I appreciate the following two stories that have been written recently about the dump. They are helping spread the word. Check them out when you have time:
We fly out for Honduras at 5:00 on Tuesday morning, and while I’d like to blog about something else, right now my mind is consumed with thinking about this trip. So I’ll share a couple of things I still remember from my last trip…
I still remember my last trip to the dump, a momma holding a little girl that couldn’t have been more than two. I remember looking at the little girl’s hair that was so filthy, matted and looked bleached out. I later found out that her hair (and many other kids) looked yellow due to malnourishment.
I still remember being shocked as I looked at some of the homes that people were living in at the dump.
I still remember just how dirty everyone was at the dump and just how bad the smell was. There was just no escaping the smell. I also remember the 1000’s of buzzards that were fighting for the same scraps of trash that the people were.
I still remember this little girl being SO dirty. I remember wishing I could take her home. I remember as she sat in the shade of one of our pickups, she was close enough for me to sneak her some extra bananas.
I still remember the Casa de Esperanza kids and the difference people are making in the lives of kids. The Casa children have all been rescued from living off the street, physical and sexual abuse and extreme poverty. You can’t help but noticing a HUGE difference between the Casa de Esperanza kids like Brayan from the kids at the dump. The dump is a dark place where you can feel the hopelessness, and yet the Casa kids smile, and you can see hope in their eyes.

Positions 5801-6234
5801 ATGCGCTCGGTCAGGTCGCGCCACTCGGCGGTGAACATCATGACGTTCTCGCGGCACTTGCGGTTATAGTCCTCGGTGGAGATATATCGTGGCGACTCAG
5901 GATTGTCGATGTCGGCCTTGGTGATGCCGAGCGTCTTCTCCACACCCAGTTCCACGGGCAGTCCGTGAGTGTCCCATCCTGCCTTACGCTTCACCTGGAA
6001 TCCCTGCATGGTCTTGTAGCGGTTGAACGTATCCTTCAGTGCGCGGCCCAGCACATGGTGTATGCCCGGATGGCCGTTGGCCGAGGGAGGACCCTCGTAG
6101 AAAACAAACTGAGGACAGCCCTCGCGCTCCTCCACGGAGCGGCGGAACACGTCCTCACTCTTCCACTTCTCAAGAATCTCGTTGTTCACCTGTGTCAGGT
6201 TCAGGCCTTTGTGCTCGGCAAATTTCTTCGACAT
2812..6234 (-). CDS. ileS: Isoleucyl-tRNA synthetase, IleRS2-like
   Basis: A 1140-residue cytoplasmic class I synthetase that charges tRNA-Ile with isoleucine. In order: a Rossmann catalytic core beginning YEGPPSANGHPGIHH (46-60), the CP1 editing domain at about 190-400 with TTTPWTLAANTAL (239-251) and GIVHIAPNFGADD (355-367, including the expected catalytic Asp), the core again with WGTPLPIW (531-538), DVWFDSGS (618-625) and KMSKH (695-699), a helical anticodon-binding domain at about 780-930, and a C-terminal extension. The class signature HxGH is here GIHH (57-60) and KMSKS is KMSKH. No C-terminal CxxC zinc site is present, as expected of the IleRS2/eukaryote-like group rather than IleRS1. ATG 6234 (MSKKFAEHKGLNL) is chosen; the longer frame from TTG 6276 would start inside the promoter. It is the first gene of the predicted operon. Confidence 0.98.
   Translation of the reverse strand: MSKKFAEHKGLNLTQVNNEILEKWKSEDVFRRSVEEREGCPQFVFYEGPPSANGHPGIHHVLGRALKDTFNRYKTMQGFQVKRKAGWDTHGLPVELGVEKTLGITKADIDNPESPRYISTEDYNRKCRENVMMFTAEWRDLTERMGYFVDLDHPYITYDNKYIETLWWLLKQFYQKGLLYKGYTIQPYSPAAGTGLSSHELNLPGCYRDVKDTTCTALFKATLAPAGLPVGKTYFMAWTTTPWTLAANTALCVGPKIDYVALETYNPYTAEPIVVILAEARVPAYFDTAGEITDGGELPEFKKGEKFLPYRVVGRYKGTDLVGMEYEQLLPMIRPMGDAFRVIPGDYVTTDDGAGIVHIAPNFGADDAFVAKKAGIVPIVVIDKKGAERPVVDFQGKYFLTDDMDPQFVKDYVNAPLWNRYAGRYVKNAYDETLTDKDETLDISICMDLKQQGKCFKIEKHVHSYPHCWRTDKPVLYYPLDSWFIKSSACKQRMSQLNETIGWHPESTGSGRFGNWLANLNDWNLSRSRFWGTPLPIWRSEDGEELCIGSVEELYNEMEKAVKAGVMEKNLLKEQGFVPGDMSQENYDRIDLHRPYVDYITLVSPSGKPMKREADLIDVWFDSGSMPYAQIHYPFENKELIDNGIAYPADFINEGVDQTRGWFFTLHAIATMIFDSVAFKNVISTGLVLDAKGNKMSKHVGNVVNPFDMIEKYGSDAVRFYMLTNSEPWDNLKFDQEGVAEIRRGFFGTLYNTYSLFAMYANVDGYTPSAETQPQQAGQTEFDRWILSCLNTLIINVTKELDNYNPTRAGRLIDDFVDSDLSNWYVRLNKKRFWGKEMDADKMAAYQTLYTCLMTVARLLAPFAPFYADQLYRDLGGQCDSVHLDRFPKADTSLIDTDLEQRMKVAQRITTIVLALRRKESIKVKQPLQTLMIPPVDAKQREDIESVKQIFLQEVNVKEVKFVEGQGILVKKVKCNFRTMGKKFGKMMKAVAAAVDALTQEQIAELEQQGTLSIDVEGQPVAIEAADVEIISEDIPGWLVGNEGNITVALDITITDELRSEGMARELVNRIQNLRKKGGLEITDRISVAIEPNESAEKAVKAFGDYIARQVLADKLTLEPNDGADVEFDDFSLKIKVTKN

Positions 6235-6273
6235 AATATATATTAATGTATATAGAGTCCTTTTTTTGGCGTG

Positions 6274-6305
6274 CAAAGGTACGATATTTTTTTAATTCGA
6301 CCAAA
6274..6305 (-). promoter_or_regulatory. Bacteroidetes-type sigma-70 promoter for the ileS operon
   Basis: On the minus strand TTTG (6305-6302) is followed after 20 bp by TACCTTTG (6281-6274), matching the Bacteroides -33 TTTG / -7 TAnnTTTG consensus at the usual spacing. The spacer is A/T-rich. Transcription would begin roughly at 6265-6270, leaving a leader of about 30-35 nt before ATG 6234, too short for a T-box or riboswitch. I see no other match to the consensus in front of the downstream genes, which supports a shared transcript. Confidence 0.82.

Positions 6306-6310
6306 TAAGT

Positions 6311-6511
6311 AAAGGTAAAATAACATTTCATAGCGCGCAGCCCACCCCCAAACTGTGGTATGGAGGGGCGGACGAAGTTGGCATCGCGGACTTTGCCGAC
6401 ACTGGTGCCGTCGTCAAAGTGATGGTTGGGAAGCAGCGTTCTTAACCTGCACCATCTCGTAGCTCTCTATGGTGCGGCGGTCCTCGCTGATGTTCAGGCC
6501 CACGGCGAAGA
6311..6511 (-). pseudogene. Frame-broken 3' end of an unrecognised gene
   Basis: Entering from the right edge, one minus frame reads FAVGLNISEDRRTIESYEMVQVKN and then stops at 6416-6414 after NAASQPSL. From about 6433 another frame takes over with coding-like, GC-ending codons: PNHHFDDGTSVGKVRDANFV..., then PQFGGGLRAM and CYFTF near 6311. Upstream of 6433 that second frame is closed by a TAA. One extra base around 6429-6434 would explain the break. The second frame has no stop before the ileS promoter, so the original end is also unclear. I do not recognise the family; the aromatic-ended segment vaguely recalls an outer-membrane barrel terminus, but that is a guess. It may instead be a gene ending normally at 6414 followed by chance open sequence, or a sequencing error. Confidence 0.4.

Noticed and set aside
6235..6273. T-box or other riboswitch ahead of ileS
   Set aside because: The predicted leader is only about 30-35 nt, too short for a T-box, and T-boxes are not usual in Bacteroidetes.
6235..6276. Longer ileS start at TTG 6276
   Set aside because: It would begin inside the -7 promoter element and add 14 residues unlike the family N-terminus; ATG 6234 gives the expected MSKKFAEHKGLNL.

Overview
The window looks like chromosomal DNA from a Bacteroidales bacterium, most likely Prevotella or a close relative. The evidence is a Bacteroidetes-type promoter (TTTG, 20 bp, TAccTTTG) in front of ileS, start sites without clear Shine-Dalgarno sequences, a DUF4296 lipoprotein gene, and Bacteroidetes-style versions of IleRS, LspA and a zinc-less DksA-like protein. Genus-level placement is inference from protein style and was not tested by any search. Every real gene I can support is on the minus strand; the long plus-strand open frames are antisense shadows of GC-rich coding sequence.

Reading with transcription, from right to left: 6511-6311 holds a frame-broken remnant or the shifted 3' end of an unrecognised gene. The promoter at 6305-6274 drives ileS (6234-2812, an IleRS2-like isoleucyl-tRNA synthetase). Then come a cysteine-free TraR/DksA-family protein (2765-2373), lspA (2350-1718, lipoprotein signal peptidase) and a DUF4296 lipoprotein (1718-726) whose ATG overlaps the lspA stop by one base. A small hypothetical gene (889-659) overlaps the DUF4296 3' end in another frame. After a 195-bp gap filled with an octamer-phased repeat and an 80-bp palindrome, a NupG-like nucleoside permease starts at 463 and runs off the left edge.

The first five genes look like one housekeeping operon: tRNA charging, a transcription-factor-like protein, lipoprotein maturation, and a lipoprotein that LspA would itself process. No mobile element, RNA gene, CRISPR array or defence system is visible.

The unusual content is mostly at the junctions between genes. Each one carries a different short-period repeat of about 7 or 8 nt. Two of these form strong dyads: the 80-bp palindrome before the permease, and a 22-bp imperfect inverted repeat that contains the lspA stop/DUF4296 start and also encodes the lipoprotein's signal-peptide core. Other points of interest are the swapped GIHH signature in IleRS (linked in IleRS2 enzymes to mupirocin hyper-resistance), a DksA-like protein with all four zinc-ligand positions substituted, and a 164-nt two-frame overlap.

I’m not sure what God will teach me on this trip, but I wrote the following in my journal from my last visit to Honduras, and it still motivates me.
“I’m realizing just how blessed I am in this world. I have an abundance of everything from food and clothing to material possessions. But I also realized that just “realizing how blessed I am” is not enough. Feeling sorry for the hungry and the poor of this world is NOT what Jesus was looking for from me. These people don’t need my sympathy or my pity, they need my compassion … the same kind of compassion that the Good Samaritan had, one that took action. For me to sit back and simply say, “How sad,” makes me no different than the Priest and Levite that passed on the other side. I must be the good Samaritan. I must take action.”